EDITORS NOTE: Graphic content / Police collect evidence next to a body of an alleged gunman outside the Pakistan Stock Exchange building in Karachi on June 29, 2020. - A group of gunmen attacked the Pakistan Stock Exchange in Karachi June 29, police said, with four of the attackers killed. (Photo by Asif HASSAN / AFP) (Photo by ASIF HASSAN/AFP via Getty Images)

AT LEAST six people were killed when gunmen attacked the Pakistan Stock Exchange in Karachi on Monday (29), with a policeman among the dead after the assailants opened fire and hurled a grenade at the trading floor, police said.

The assault was claimed by ethnic Baloch separatists who have hit a string of high-profile targets across the country in recent years, including in the southern port city.

Four security guards, a police officer and a bystander were killed in the melee, while local police chief Ghulam Nabi Memon confirmed that all four attackers were also dead.

“Police have recovered modern automatic weapons and explosive materials from the terrorists,” Karachi police said in a statement.

Security forces had secured the area with at least two gunmen laying in a pool of blood near the scene of the attack.

The Balochistan Liberation Army (BLA) later claimed responsibility in a message sent to AFP, saying an elite unit of fighters had carried out the assault.

The BLA is one of several insurgent groups fighting primarily in Pakistan’s southwestern Balochistan province, which has been rocked by separatist, Islamist and sectarian violence for years.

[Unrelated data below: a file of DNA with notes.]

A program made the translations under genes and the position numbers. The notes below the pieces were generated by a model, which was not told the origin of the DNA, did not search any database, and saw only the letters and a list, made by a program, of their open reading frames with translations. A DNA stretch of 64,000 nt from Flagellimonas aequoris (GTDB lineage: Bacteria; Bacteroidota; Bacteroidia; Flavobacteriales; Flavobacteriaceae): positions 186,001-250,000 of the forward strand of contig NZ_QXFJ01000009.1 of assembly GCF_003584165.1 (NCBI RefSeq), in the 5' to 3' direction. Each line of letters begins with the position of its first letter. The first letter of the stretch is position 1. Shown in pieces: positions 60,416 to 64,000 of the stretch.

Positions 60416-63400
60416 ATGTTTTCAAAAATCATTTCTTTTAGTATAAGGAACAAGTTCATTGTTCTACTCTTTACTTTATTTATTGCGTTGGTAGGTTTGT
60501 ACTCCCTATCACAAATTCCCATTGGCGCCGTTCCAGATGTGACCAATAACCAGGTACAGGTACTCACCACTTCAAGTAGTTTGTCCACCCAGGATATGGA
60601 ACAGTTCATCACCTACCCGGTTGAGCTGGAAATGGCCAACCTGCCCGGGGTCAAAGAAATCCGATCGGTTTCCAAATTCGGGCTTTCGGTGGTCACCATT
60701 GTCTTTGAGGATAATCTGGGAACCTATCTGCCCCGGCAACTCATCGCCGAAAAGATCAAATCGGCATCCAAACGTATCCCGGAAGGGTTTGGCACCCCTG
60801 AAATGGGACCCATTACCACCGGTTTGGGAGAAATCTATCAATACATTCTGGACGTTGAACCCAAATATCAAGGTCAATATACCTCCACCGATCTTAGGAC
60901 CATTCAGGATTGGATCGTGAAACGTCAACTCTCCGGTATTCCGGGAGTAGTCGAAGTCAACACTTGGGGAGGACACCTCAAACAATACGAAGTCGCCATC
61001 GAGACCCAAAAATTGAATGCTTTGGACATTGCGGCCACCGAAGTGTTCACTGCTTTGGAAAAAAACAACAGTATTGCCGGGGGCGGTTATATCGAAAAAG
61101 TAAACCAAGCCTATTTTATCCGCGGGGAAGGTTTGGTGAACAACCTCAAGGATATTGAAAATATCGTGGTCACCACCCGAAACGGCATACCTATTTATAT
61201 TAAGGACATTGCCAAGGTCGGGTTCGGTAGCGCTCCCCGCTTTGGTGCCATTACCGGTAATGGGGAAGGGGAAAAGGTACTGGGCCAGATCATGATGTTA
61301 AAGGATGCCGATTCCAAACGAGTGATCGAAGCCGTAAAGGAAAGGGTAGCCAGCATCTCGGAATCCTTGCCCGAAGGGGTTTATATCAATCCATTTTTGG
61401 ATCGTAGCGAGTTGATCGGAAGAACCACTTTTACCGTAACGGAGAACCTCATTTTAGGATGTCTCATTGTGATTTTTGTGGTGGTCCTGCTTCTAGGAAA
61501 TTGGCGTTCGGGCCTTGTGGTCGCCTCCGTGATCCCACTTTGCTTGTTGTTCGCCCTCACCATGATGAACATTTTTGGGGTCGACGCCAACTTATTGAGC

The group has targeted infrastructure projects along with Chinese workers in Pakistan multiple times in recent years, including during a brazen daylight attack on the Chinese consulate in Karachi which killed four people in 2018.

In May last year, the BLA attacked a luxury hotel near the Afghan border at Gwadar, where a port development is the flagship project of a multi-billion dollar national infrastructure project funded by China.

Violent history
Karachi was once a hotspot for crime and violence, with heavily armed groups tied to politicians frequently gunning down opponents and launching attacks on residential areas.

But the situation has largely stabilised in recent years following operations by security agencies against armed political outfits and Islamist militants.

The operations were coupled with a series of large-scale military offensives targeting homegrown insurgents as well as Taliban and Al-Qaeda-linked militants — often based near the lawless border with Afghanistan.

Militant groups still retain the ability to launch periodic attacks in many rural areas of the country.

Monday’s attack comes a week after a grenade was thrown at a line of people waiting outside a government welfare office in the city, killing one and injuring eight others, according to a statement from municipal authorities.

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